Fukushima; What Will The Future Be?

Many media reports tried to document the 5th anniversary of the 3-11 disaster. Some gave it superficial coverage. Others tried to grasp the situation. Some tried to erase the problems it had created. Few looked at what will happen over the next five years.

Friday in Tokyo, the 187th nuclear protest rally was held. Friday protests have been ongoing since the disaster as the public tries to pressure the government to end the nuclear power program. The Japan Bar Association called for an end to nuclear power in Japan on the anniversary of the disaster. On the same day atomic bombing survivors filed a lawsuit asking for an injunction against the restart of the Ikata nuclear plant.

The Japanese SDF along with police and fire fighters associations all said they do not have an official role in fighting any future nuclear disaster. Under the new rules it is assumed a nuclear plant would have their own fire trucks to use. During the Fukushima disaster TEPCO’s fire trucks that were on site were damaged in the earthquake, making them unusable. The NRA assumes the three groups could be called on in a nuclear disaster. It appears that their involvement during the Fukushima disaster was at the request of the Prime Minister. The confused situation shows how disorganized the planning system still is.

The towns of Namie and Minamisoma have both drawn up evacuation plans that allow residents to leave even if radiation levels are below the amounts set by the central government that would require evacuation. Both towns have also said they would issue evacuation orders as needed independent of the central government. The current government radiation levels requiring evacuation are higher than those that were found during the Fukushima disaster. Other cities around Japan were asked to set up evacuation plans as part of the reactor restart process. An official in Ibaraki had this to say about the evacuation planning process “The harder you work on your evacuation plan, the more unrealistic it gets.”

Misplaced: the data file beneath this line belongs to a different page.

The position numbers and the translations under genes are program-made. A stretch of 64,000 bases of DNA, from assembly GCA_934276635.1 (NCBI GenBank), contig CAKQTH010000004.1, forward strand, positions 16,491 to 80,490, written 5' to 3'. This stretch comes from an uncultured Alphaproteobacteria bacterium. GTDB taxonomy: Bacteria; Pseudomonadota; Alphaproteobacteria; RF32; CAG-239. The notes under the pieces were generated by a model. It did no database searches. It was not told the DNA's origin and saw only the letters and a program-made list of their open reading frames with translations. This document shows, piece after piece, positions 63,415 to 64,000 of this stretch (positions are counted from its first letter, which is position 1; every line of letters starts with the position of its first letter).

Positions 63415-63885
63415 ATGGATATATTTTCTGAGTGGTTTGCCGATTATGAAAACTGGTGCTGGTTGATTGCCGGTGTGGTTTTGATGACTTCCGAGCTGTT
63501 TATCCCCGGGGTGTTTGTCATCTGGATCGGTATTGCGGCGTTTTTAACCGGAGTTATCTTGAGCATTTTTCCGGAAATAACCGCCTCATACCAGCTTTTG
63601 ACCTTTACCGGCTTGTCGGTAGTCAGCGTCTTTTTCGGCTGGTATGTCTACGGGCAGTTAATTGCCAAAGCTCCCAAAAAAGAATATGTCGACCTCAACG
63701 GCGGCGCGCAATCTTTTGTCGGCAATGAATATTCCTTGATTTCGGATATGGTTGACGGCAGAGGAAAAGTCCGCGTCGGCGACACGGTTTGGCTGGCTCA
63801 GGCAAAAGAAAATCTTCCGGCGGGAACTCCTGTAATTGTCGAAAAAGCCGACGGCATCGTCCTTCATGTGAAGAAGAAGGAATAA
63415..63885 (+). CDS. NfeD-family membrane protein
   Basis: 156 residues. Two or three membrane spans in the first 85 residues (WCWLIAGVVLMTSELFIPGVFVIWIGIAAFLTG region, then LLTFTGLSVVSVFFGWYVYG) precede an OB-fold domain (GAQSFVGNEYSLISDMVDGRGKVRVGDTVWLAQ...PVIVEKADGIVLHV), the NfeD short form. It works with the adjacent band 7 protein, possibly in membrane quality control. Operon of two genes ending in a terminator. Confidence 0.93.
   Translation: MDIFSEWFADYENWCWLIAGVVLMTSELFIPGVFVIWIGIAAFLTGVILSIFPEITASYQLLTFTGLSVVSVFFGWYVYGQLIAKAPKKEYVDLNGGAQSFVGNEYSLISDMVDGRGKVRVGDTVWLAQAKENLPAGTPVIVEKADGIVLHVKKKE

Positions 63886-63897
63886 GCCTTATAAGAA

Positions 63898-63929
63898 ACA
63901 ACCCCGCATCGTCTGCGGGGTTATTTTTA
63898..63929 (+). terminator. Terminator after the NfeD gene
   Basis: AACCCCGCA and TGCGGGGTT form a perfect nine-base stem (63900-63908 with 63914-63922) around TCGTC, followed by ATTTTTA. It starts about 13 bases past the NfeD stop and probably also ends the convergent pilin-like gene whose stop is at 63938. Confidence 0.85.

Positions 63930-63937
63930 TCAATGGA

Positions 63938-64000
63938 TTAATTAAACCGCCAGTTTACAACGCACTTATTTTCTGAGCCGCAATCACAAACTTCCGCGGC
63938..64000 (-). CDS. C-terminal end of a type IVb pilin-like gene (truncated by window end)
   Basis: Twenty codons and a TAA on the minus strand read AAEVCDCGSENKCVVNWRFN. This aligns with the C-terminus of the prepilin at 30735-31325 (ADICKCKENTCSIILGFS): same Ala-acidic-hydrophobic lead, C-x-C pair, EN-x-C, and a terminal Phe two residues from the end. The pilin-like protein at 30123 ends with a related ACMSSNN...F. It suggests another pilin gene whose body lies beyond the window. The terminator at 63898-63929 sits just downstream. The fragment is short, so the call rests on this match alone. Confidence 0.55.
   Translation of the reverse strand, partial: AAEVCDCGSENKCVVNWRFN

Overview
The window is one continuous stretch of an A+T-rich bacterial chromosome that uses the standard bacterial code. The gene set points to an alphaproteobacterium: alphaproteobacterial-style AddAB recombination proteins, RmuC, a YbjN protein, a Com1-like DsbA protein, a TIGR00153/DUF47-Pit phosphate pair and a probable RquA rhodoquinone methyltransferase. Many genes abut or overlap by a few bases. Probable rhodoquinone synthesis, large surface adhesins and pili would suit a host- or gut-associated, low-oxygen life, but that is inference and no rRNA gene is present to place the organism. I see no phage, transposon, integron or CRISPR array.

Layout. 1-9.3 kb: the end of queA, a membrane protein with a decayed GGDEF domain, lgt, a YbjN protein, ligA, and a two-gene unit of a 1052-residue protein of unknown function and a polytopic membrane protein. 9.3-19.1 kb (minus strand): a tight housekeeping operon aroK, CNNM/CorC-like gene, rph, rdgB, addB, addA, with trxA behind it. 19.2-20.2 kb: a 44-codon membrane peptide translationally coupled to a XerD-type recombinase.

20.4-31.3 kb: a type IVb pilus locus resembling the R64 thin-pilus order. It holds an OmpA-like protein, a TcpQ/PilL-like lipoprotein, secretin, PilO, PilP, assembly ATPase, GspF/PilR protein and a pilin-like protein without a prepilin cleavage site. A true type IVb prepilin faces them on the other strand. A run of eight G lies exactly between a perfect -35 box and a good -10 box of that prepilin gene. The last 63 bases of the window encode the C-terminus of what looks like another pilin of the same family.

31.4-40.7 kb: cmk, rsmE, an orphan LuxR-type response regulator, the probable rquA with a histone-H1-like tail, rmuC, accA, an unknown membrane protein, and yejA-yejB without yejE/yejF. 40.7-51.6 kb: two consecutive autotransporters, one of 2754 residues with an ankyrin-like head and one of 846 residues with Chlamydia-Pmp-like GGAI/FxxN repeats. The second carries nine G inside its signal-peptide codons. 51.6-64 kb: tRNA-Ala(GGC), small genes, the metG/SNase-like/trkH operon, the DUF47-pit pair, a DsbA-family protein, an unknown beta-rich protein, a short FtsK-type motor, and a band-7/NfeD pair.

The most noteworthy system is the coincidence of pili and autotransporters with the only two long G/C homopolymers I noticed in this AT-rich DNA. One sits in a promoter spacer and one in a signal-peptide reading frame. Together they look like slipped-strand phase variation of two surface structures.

On March 11 we spoke with RTTV about the current situation of the disaster. They also spoke with evacuee Hiroko Tsuzuki about her experiences. 

After five years the impact of the disaster is still considerable:

  • 15,894 people died in the initial quake and tsunami. 2561 remain missing.
  • Over 2000 have died from the nuclear disaster directly or through evacuations.
  • This doesn’t include workers who have died but are not counted in the official worker death totals.
  • 97,354 Fukushima evacuees still can’t go home, many now intend to not return.

We have been researching and reporting on the disaster since March 11, 2011.
We have accumulated/done:

  • 15,789 = photos and diagrams
  • 9.8 gb = document archives
  • 300 videos, over 44,000 views
  • 1.6 million web site visitors
  • Continuously running live chat/blog since March 11, 2011
  • 2500 published articles on our website
  • 21 special reports and research papers

Five years out the disaster is still very active with much to be understood and resolved.

 

 

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